The government funding bill the House of Representatives passed last week repeals Section 716 of the Dodd-Frank financial regulation bill. That so many influential members of congress were willing to make this a condition for funding the government can certainly make one feel cynical about the state of financial regulation in America. But it's worth understanding that Section 716 repeal is important largely because Dodd-Frank is working.
This was a pretty obscure provision of the law that is a little tangential to its main aims. But it's financially significant for the four large banks who had large quantities of derivatives housed in their bank subsidiaries.
Here the Wall Street Journal's John Carney explains why Citigroup in particular was very interested in this measure:
Citigroup’s insured depository unit is rated A2 by Moody’s ; the parent company is a far lower Baa2. So a bank buying a derivative contract from the parent would receive a higher capital charge than if it bought it from the depository unit. So the price Citi could fetch for it would be lower. The same divergence exists at the other banks, though to a lesser degree.
It's more profitable for Citigroup to have its swaps in its depository unit than elsewhere in the bank because the insured unit is much higher rated than the overall company. That's because the depository unit's debts are insured by the FDIC and the overall company's debts aren't. Which is to say Moody's and the other ratings agencies don't think there would be another huge unconditional bailout if Citigroup were to go bankrupt.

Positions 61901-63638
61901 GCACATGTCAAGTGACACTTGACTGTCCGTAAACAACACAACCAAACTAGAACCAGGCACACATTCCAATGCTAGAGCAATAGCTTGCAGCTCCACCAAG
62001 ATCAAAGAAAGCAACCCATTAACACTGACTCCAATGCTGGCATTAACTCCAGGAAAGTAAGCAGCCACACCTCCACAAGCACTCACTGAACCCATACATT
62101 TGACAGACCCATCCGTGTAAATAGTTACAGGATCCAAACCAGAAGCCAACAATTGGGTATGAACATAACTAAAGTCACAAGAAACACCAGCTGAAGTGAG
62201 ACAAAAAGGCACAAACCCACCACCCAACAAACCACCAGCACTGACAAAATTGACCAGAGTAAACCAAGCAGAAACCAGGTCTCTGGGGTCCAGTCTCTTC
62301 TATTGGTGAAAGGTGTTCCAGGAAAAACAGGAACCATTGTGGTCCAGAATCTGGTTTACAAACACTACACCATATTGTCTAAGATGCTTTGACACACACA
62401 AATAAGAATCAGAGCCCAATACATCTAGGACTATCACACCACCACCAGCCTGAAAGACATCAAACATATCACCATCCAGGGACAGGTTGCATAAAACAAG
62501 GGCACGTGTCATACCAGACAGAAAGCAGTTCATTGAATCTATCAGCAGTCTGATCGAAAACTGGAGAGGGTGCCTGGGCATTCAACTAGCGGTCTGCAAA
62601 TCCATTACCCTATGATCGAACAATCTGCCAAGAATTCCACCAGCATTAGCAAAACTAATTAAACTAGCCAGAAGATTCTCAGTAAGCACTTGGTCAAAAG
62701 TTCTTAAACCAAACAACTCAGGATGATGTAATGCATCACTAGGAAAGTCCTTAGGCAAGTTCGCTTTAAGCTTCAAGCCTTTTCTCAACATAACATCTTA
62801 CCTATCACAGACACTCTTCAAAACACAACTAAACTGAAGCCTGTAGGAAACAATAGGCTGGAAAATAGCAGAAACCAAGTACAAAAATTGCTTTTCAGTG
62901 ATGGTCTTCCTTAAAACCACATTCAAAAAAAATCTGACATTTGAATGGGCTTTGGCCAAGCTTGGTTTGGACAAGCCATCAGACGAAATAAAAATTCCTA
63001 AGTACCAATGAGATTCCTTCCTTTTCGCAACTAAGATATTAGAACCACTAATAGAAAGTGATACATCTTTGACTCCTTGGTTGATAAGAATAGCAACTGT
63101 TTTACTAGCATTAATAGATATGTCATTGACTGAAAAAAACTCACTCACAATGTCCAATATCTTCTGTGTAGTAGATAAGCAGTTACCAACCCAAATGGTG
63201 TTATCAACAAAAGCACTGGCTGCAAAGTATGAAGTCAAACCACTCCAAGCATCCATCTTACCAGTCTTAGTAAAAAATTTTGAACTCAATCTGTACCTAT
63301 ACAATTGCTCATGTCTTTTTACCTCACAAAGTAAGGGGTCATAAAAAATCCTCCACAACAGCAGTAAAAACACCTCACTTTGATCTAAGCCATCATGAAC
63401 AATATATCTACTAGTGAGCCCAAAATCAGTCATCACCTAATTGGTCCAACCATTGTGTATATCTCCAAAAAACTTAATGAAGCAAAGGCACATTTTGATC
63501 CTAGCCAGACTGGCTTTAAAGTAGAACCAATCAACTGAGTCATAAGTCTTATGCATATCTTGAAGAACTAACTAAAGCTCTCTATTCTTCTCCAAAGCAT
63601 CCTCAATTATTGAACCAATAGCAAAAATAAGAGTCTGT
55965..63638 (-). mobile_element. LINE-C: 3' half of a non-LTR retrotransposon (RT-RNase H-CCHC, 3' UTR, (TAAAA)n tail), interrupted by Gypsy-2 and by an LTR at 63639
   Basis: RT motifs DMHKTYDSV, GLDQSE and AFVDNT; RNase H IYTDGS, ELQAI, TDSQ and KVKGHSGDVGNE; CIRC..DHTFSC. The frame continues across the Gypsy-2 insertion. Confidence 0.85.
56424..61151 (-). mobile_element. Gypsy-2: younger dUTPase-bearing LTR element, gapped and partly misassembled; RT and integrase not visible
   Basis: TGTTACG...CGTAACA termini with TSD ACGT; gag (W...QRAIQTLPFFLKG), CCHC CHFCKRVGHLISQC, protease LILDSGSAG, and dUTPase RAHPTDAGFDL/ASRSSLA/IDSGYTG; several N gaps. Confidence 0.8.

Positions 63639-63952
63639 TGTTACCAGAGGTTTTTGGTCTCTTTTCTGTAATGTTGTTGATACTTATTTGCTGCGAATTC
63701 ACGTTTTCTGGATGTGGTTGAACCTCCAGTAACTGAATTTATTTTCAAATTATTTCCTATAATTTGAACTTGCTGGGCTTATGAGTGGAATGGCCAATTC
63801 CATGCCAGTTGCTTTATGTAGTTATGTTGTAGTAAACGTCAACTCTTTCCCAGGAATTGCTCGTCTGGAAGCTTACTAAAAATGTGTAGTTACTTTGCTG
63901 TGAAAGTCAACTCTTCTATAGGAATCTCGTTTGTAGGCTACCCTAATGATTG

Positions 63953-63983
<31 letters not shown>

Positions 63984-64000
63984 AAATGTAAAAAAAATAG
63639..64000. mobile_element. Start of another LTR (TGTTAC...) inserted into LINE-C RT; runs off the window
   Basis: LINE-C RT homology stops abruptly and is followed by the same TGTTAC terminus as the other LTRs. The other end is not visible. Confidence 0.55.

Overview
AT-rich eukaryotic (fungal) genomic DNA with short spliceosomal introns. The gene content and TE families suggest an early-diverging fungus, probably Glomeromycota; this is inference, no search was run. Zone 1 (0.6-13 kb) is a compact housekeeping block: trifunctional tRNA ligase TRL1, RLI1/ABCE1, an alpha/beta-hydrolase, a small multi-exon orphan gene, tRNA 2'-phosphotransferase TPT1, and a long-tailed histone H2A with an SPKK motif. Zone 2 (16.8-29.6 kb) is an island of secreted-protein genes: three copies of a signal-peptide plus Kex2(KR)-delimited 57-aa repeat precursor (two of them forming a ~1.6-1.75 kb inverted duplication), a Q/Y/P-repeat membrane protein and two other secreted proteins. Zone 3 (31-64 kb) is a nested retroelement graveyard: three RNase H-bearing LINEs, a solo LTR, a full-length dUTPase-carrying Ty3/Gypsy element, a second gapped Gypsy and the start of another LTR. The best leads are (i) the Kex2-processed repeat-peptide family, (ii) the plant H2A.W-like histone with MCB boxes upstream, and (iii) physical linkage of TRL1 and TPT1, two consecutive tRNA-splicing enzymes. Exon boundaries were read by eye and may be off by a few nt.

Now Moody's may be wrong about this. The ratings agencies make bad calls all the time.
But the basic reason the swaps pushout issue matters to banks is that the perception is the overall financial regulatory scheme may be working. Investors aren't confident that Citi is "too big to fail" and likely to get future bailouts. That's why Citi wants to get as much business as possible done under the shield of the FDIC.